using_docker_build.md 13.5 KB
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# Using Docker Build

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GitLab CI allows you to use Docker Engine to build and test docker-based projects.
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**This also allows to you to use `docker-compose` and other docker-enabled tools.**

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One of the new trends in Continuous Integration/Deployment is to:
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1. create an application image,
1. run tests against the created image,
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1. push image to a remote registry, and
1. deploy to a server from the pushed image.
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It's also useful when your application already has the `Dockerfile` that can be used to create and test an image:
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```bash
$ docker build -t my-image dockerfiles/
$ docker run my-docker-image /script/to/run/tests
$ docker tag my-image my-registry:5000/my-image
$ docker push my-registry:5000/my-image
```

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This requires special configuration of GitLab Runner to enable `docker` support during jobs.
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## Runner Configuration

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There are three methods to enable the use of `docker build` and `docker run` during jobs; each with their own tradeoffs.
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### Use shell executor
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The simplest approach is to install GitLab Runner in `shell` execution mode.
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GitLab Runner then executes job scripts as the `gitlab-runner` user.
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1. Install [GitLab Runner](https://gitlab.com/gitlab-org/gitlab-ci-multi-runner/#installation).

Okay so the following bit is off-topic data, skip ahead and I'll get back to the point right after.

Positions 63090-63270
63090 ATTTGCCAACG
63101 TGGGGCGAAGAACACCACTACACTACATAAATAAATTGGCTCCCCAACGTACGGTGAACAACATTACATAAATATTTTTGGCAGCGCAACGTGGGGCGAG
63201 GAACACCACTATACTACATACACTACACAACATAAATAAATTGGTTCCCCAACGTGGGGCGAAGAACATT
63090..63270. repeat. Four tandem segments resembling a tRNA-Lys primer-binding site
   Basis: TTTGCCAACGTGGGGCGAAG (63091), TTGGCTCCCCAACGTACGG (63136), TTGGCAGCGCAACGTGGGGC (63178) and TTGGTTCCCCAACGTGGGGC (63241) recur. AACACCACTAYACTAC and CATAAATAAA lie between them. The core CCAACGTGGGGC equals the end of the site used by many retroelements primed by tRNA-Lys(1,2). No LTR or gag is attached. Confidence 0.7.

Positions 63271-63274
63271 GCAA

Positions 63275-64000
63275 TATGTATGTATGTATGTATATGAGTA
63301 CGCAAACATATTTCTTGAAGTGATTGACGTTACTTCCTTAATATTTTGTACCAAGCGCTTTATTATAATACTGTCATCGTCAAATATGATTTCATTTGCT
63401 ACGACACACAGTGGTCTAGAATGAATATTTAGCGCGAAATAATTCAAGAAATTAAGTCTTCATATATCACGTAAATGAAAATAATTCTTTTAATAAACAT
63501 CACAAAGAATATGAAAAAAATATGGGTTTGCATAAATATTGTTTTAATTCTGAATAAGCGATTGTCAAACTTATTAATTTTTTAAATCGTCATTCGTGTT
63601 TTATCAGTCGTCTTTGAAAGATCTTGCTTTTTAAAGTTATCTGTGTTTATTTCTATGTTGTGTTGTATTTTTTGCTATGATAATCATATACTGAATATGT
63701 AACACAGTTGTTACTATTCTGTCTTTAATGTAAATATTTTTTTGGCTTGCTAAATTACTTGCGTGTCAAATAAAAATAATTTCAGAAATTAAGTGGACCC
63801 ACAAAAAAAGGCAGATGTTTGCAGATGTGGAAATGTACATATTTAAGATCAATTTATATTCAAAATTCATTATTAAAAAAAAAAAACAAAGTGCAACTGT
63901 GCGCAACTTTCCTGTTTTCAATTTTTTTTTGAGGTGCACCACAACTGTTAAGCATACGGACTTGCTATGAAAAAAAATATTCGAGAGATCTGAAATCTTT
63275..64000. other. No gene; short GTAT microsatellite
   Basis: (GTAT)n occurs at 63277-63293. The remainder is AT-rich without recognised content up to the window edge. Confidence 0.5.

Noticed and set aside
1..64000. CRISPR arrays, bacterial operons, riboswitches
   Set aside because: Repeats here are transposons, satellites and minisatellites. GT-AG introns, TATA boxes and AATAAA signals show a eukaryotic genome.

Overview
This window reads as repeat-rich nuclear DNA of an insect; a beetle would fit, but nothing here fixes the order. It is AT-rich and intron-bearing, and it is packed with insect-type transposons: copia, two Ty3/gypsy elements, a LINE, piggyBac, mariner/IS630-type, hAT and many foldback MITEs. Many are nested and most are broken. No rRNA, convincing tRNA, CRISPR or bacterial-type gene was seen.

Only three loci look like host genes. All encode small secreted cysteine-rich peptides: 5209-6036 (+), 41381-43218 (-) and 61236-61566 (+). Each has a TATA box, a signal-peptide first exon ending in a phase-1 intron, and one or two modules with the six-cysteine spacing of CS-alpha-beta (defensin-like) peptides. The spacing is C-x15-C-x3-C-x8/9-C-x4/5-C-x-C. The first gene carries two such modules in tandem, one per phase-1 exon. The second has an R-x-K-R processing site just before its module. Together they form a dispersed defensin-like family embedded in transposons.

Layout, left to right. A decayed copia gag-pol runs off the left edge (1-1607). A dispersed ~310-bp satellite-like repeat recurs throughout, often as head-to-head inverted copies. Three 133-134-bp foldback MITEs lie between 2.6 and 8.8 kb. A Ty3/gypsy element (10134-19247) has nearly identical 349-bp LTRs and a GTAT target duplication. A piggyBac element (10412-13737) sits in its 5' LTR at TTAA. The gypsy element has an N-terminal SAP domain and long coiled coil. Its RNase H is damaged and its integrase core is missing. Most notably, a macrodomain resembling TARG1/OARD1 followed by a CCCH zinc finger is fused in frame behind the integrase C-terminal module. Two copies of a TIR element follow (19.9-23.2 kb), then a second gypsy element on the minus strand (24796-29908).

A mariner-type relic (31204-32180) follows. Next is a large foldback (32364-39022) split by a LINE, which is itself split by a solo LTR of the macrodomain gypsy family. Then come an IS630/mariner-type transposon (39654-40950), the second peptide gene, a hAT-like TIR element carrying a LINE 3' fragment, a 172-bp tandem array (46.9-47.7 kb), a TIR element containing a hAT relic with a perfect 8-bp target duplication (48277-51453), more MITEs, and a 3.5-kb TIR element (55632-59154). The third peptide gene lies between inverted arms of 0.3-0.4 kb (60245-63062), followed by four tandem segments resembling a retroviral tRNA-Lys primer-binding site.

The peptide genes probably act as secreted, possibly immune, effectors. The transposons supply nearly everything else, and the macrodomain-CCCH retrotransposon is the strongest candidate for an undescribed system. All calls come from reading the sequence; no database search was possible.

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1. During GitLab Runner installation select `shell` as method of executing job scripts or use command:
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    ```bash
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    sudo gitlab-ci-multi-runner register -n \
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      --url https://gitlab.com/ \
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      --registration-token REGISTRATION_TOKEN \
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      --executor shell \
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      --description "My Runner"
    ```

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2. Install Docker Engine on server.
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    For more information how to install Docker Engine on different systems
    checkout the [Supported installations](https://docs.docker.com/engine/installation/).
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3. Add `gitlab-runner` user to `docker` group:
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    ```bash
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    sudo usermod -aG docker gitlab-runner
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    ```

4. Verify that `gitlab-runner` has access to Docker:
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    ```bash
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    sudo -u gitlab-runner -H docker info
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    ```
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    You can now verify that everything works by adding `docker info` to `.gitlab-ci.yml`:
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    ```yaml
    before_script:
      - docker info
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    build_image:
      script:
        - docker build -t my-docker-image .
        - docker run my-docker-image /script/to/run/tests
    ```

5. You can now use `docker` command and install `docker-compose` if needed.

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> **Note:**
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* By adding `gitlab-runner` to the `docker` group you are effectively granting `gitlab-runner` full root permissions.
For more information please read [On Docker security: `docker` group considered harmful](https://www.andreas-jung.com/contents/on-docker-security-docker-group-considered-harmful).
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### Use docker-in-docker executor
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The second approach is to use the special docker-in-docker (dind)
[Docker image](https://hub.docker.com/_/docker/) with all tools installed
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(`docker` and `docker-compose`) and run the job script in context of that
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image in privileged mode.

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In order to do that, follow the steps:
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1. Install [GitLab Runner](https://docs.gitlab.com/runner/install).